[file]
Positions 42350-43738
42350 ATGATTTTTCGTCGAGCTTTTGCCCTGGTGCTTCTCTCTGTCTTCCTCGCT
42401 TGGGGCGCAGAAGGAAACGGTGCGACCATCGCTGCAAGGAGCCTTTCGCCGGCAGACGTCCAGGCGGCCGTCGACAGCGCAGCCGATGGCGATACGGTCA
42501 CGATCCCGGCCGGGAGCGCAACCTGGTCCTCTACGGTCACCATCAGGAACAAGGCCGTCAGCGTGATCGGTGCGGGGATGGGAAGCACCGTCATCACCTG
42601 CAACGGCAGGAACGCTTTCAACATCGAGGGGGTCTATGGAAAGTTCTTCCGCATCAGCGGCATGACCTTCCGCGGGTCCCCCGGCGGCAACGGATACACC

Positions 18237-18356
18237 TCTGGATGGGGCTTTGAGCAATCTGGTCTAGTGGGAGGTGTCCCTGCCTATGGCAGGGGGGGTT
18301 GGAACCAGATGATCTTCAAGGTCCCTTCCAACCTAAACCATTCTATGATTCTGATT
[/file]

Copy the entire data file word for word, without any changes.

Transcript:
Positions 42350-43738
42350 ATGATTTTTCGTCGAGCTTTTGCCCTGGTGCTTCTCTCTGTCTTCCTCGCT
42401 TGGGGCGCAGAAGGAAACGGTGCGACCATCGCTGCAAGGAGCCTTTCGCCGGCAGACGTCCAGGCGGCCGTCGACAGCGCAGCCGATGGCGATACGGTCA
42501 CGATCCCGGCCGGGAGCGCAACCTGGTCCTCTACGGTCACCATCAGGAACAAGGCCGTCAGCGTGATCGGTGCGGGGATGGGAAGCACCGTCATCACCTG
42601 CAACGGCAGGAACGCTTTCAACATCGAGGGGGTCTATGGAAAGTTCTTCCGCATCAGCGGCATGACCTTCCGCGGGTCCCCCGGCGGCAACGGATACACC

Positions 18237-18356
18237 TCTGGATGGGGCTTTGAGCAATCTGGTCTAGTGGGAGGTGTCCCTGCCTATGGCAGGGGGGGTT
18301 GGAACCAGATGATCTTCAAGGTCCCTTCCAACCTAAACCATTCTATGATTCTGATT